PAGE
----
Documentary Review: A French-Congolese singer/rapper, up close — “GIMS: On the Record”

“GIMS: On the Record” is a quick-study immersion in the French pop hero of the moment, Maitre Gims, a singer-rapper born in the Congo, raised in Paris, with an “operatic” voice that separates him from his contemporaries at home and abroad.

Famous for his omni-present sunglasses, for hits such as “Caméléon” and “Brisé” and for selling lots of records and dominating French radio in recent years, “On the Record” promises a peek behind the glasses, or at least a superficial gloss on his carefully constructed public persona.

This documentary tracks GIMS (how he’s billed sometimes) from France’s big music NRJ awards show of 2017 to a 2018 career-pinnacle concert at the vast Stade de France, outside of Paris.

We see him cope with fans, work on songs, show off his manga (he likes to dabble in comics), sing in the studio and in concert, chill at home in Marrakech (where he now lives) and travel by private jet in this “business sprinkled with fantasy” life “in a cage” that he leads.

Friends and colleagues, like his singing protege and younger brother Dadju, talk of the “two Gims,” the one everybody sees and the ones only his family gets to see — the one who isn’t in sunglasses all the time.

“Will we get to see his eyes?” Gims jokes (in French with English subtitles) to the camera, giving his documentary a little mystery.

He started out as a rapper, and realized “he had a legitimate voice,” one management team intimate explains. That gave him “an advantage over everybody else” in French pop and rap, certainly. As the son of a fairly famous Congolese singer Djanana Djuna, a vocalist in Papa Wemba’s band and a favorite of the late Congolese dictator Mobutu, of course he had voice.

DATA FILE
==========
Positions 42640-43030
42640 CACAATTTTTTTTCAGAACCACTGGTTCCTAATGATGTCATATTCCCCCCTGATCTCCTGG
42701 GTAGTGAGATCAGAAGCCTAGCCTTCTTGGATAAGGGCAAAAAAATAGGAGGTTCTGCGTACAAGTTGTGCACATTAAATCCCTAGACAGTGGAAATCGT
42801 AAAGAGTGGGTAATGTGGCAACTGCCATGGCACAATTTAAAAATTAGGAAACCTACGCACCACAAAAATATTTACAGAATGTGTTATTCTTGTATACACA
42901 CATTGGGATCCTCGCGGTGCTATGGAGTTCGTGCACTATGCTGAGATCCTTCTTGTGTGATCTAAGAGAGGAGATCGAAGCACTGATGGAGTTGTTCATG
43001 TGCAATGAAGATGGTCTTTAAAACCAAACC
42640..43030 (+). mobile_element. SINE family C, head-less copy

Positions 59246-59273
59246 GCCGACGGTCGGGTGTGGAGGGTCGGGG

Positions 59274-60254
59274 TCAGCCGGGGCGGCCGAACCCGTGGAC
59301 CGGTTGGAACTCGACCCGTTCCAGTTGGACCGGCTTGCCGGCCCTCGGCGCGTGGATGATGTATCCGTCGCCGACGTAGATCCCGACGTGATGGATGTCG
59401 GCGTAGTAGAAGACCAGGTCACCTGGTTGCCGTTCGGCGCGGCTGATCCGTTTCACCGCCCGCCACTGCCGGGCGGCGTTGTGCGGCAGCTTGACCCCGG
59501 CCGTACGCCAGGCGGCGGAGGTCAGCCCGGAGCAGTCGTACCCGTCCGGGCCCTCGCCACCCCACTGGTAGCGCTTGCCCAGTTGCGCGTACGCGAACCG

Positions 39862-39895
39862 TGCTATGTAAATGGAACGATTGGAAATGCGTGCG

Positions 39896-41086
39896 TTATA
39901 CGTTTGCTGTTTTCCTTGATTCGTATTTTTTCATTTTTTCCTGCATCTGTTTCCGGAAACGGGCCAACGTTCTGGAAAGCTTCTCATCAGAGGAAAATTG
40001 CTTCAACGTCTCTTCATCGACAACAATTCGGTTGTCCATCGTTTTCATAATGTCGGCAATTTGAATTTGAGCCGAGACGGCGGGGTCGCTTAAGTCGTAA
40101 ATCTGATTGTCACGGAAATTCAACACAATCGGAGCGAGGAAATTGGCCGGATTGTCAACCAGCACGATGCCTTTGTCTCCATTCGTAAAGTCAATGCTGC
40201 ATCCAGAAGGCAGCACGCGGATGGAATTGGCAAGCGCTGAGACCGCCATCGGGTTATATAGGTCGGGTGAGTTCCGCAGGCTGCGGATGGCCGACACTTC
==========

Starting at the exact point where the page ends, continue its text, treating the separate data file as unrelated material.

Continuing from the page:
Dad, shown in old clips and interviewed fresh here, says that he fell afoul of the Mobutu regime and that’s why they moved. When the family split up, as a boy Gandhi Bilel Djuna (his birth name) was homeless, a squatter with his siblings, for a time.

About that birth name, Gims jokes, “Dad was a (Gandhi) fan,” and “The Congolese are the best with names!”

The guy comes off as utterly charming and disarming, perhaps the secret to his great success. The French, one record exec mentions, rarely take to “arrogant” wealth-flaunting pop stars, which holds back many rappers. The “masculine aggression” so associated with rap here and there isn’t an issue with Gims.

But as Gims warms up backstage with a little art song (opera), as we see him in a hoodie with the English slogan, “I am NOT a Rapper” emblazoned on it, we realize we’re not dealing with some mere mortal here.

“Just because you’re a rapper doesn’t mean you can’t sing,” says no less than Sting, the English rock star who never found a “new” singer from an exotic culture that he wouldn’t want to duet with. (He did.) “Just because you’re a singer, doesn’t mean you can’t rap.”

“On the Record” treats us to Gims’ peak — a joyous return to Congo (he moved away aged two), and the Stade de France show, fussed over by his mate and image consultant and fellow sunglasses fan, Demden every step of the way.

We hear him speak of his quick embrace of French art, culture and values as a child, plan an awards show appearance that will be “the second most expensive (single song) performance (after Rihanna),” and show a little competitive side about his brother doing well in the awards department, “maybe someday surpassing me.”

And then he leads Demden down a boulevard in Cannes, acting as “security” for his “Beyonce,” barking “NOT allowed” at the parade of paparazzi that accompany them, snapping away, goofing on all this fame nonsense even as he dutifully stops for plenty of selfies with fans along the way.

“Wonder if there are American singers and rappers watching this?” you think. “Are they worried about him learning English? Maybe they should be.”

MPAA Rating: TV-MA

Cast: Gims, Djuba, Sting, Vitaa, others

Credits: Directed by Florent Bodin. A Netflix release.

Running time: 1:36

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